As a result of increasing government pressures, the U.S. domestic trust became a popular substitute with lawyers and their clients during the past decade. This was motivated by U.S. lawyers marketing domestic trusts with little or no background in litigation, limited experience in asset protection strategies, and little or no experience with International Trusts. Yet, the domestic trust was seen as an easy way for some law firms to ramp up legal services and revenues for clients looking to protect their assets domestically in a simple, cost effective fashion. 

 

As a result, domestic trusts today are frequently marketed to American clients with the added benefit of keeping all assets in the U.S. to avoid offshore compliance burdens, and minimize costs. In some circumstances, assets are held directly in the trust, and in other cases in U.S., LLCs, to avoid burdensome offshore KYC and due diligence. It's no surprise why the domestic trust became popular. 


But it begs the question: Why would you would want to keep assets in the same place where a threat arises?

 

 

Depending on how implemented, a domestic trust may create nothing more than an illusion that assets are protected in a fashion similar to offshore asset protection trust. They are not.  

And unfortunately, there are a number of very serious limitations with the domestic asset protection trust option. One problem is that under Article 4, Section 1 of the U.S. Constitution, each state is required to honor the judicial proceedings of every other state, known as the Full Faith and Credit Clause. This means that a claim against you or the assets can be adjudicated in another state where no asset protection exists, and then the state where your trust is registered must honor the judgment. That’s not a good plan.

Another problem is conflict of law issues arising between different state's laws.


And another is fraudulent conveyance laws. And bankruptcy ‘claw back’ provisions are another. Moreover, too frequently ‘results-oriented’ local judges create more problems to a successful outcome, bringing their personal biases into the courtroom.


Any one of the above problems leave the domestic trust vulnerable to attack by plaintiffs and lawyers going after your assets. This is particularly true when assets are primarily located in the same country where you reside, and the threat arises.


As such, we have never believed that a standalone, pure, domestic asset protection trust strategy with all assets in the U.S. should be used for serious asset protection planning. Please read the last sentence again.


Yet, for some individuals, a U.S. domestic asset protection may still be beneficial. For those insisting upon keeping everything local, for the least amount of money, and willing to accept the limitations, this option may be useful as compared to no asset protection at all. Something may be better than nothing.


Now let's compare this with the second option, the International Trust, and then the hybrid Standby International Trust©.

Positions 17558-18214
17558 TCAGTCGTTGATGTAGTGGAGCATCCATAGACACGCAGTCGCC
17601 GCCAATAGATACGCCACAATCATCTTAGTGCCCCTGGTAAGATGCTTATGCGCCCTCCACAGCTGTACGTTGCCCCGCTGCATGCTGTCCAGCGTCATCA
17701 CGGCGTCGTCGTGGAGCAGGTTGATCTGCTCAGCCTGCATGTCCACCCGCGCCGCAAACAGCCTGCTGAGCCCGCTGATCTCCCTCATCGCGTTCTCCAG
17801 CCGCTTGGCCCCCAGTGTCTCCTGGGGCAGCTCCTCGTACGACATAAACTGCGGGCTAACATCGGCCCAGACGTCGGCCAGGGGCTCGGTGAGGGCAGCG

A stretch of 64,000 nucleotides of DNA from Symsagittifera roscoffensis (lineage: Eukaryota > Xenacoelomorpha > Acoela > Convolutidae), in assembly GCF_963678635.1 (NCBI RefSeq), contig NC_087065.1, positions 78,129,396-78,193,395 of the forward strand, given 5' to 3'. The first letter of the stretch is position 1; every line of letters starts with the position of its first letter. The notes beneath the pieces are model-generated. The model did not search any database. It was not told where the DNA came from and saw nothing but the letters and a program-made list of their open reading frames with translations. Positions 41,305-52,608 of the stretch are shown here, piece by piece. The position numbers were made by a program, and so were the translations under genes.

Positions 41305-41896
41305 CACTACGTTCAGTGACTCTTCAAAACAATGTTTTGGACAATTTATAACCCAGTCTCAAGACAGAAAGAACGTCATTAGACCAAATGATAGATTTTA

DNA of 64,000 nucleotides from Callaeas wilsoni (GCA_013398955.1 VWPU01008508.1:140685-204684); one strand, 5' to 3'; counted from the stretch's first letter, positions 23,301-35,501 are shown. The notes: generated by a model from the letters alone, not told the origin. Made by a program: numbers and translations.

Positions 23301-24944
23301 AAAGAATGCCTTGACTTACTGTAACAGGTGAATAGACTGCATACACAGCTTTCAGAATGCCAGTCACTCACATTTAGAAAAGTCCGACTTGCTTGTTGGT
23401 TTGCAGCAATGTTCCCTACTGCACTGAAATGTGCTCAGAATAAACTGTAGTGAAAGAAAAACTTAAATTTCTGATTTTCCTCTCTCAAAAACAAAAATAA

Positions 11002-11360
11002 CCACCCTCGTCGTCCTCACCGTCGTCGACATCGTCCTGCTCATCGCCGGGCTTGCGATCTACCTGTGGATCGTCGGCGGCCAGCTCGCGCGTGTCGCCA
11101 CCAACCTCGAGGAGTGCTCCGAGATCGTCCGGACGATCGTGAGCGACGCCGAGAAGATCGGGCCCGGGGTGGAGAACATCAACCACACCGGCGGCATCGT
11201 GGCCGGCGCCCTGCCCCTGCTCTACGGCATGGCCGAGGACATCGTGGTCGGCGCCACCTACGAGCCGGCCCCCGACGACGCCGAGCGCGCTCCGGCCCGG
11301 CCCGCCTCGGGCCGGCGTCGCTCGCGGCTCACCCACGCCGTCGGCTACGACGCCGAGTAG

The International Trust 

 

The International Trust we provide for our clients is integrated with asset protection, retirement planning, and estate planning. This means that the life / living side and the death / dying side are important, integral parts of the overall planning. And the trust is designed, when implemented, to be tax neutral.


One of the benefits of registering a trust outside of the U.S. includes, for example, trust laws that do not recognize U.S. judgments, or U.S. judicial proceedings. This means that attempting to enforce a U.S. judgement against your assets is not possible. And if a judgement creditor and their lawyer look to enforce a U.S. judgement where the trust is registered, they are forced to start litigation all over again.

  

Not only must the plaintiff then pay all costs of litigation (including flying to the offshore venue to litigate their claim), but plaintiff lawyer contingency fees are generally illegal, as a matter of law. And very short statute of limitations means the claim may already be precluded.

 

These factors alone generally discourage plaintiffs and their lawyers, and provide a renewed opportunity to discourage frivolous lawsuits, or settle litigation swiftly for significantly less. But these are only the beginning of the benefits of using an International Trust for asset protection.

 

The trust terms and provisions (at least the type we implement for our clients) and statutory laws, generally create extremely high barriers before fresh litigation can commence elsewhere. Litigation challenges from abroad will look daunting for even deep pocket plaintiffs looking to attack your assets. 

 

And these are only some of the reasons how certain asset protection venues offer superior asset protection and wealth preservation for an International Trust. 

 

Assets can still be located at home, or elsewhere for diversification. Assets can be held directly in a U.S. or offshore LLC, and the LLC is owned primarily by the trust. However, as the LLC manager, you control the assets directly on day-to-day matters. When properly implemented, LLCs can offer an added layer of asset protection through Charging Order Protection, which means that forced LLC asset distributions can be avoided.

 

Further controls over the trust and trustees occur when you act as the trust Protector. As the trust Protector, you maintain veto powers and controls over the trustees. Using a domestic trustee also brings added convenience.

 

And when the offshore trust is created as a U.S. domestic grantor trust for U.S. tax purposes (the type we typically implement), the tax requirements are user friendly. This means the trust is tax neutral when implemented.